- Home price appreciation is predicted to slow in markets with tight inventories
- Less expensive, inland markets will account for a higher volume of sales
- Housing affordability will drop to 27 percent in the state next year
In 2016, home sales volume in the Golden State will outpace 2015 totals by nearly 26,000 closings.
According to a California Association of Realtors housing forecast, 433,000 existing homes will sell next year, with overall activity rising by 6.3 percent year-over-year.
If the projections are accurate, 2016 is shaping up to be the best year for sales activity since 2012, when 439,800 homes sold.
“Demand in less expensive areas such as Solano County, the Central Valley, and Riverside/San Bernardino areas will remain strong thanks to solid job growth in warehousing, transportation, logistics and manufacturing in these areas,” said Chris Kutzkey, president of the association.
Solano County sits between San Francisco’s East Bay and Sacramento. Its largest cities are Vallejo, Fairfield and Vacaville.
In the Central Valley, sales activity should be highest in Bakersfield, Fresno and Modesto.
“In regions where inventory is tight, such as the San Francisco Bay Area, sales growth could be limited by stiff market competition and diminishing housing affordability,” Kutzkey added.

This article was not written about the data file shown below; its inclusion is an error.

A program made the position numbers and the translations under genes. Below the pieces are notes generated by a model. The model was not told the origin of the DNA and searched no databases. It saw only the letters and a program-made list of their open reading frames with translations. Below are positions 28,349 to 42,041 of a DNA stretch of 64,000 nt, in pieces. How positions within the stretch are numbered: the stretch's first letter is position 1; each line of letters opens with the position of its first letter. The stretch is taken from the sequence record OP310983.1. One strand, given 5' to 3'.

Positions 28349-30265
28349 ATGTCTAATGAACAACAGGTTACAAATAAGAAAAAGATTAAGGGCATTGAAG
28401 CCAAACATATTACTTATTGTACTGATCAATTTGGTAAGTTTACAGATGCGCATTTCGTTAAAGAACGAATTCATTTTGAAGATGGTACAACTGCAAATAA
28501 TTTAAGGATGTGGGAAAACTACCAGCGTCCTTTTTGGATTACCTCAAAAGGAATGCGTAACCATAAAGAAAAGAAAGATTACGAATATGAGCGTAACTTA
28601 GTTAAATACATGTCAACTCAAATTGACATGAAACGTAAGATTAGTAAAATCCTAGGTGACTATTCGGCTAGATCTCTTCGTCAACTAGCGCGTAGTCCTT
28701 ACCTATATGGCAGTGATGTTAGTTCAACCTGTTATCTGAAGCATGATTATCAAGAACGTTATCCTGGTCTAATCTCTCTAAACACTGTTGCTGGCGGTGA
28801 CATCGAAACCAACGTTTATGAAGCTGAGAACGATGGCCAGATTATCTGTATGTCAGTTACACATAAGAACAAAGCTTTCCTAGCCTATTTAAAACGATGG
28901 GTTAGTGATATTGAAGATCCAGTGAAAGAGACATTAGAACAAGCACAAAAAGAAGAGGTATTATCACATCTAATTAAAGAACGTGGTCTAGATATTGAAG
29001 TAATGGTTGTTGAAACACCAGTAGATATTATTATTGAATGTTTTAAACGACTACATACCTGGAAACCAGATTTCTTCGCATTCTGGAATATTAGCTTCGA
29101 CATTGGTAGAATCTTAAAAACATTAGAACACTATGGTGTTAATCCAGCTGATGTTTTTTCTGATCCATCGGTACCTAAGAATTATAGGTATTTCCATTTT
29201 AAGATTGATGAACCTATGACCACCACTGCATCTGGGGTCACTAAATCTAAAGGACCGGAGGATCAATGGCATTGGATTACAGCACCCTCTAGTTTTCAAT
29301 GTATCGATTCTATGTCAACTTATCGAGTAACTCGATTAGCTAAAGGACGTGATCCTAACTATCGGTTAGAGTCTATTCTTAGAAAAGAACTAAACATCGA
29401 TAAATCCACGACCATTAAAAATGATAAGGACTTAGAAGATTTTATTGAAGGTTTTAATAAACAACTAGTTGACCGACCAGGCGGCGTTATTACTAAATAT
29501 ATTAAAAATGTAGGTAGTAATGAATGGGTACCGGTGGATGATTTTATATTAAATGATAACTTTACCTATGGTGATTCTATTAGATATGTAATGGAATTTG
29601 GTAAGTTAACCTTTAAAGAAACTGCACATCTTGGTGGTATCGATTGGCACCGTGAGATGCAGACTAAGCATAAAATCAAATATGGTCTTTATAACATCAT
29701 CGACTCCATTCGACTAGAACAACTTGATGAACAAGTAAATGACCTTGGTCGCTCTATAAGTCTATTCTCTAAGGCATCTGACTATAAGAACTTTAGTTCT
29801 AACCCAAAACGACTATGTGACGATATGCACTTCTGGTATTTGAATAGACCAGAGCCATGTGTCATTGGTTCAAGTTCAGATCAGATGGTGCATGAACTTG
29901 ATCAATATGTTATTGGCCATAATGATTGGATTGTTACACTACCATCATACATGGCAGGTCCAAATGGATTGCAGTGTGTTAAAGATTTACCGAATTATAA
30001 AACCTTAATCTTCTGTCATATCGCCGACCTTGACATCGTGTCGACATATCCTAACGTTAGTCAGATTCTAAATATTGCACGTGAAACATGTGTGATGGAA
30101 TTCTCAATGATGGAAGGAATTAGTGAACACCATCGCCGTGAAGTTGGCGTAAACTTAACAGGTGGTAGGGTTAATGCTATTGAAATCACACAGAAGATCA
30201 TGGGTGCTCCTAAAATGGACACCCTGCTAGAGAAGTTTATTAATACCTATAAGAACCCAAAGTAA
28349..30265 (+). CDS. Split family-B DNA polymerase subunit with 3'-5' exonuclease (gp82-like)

More sales activity shifting to inland regions will temper statewide median home price increases.
The forecast calls for a 3.2 percent increase in home prices next year, which would be the slowest rate of appreciation seen in the last five years.
This year, California’s median price will have grown by 6.5 percent year-over-year. In the previous three years, appreciation of 9.8 percent (2014), 27.5 percent (2013) and 11.6 percent (2012) occurred.
In 2016, the median home price is predicted to reach $491,300, which means affordability will remain an issue despite tempered appreciation.
In short, half of the homes considered affordable in 2011 and 2012 are no longer in that category, as the percentage of homes considered affordable will drop to 27 percent next year.
The association also expects fixed rates on 30-year mortgages to reach 4.5 percent.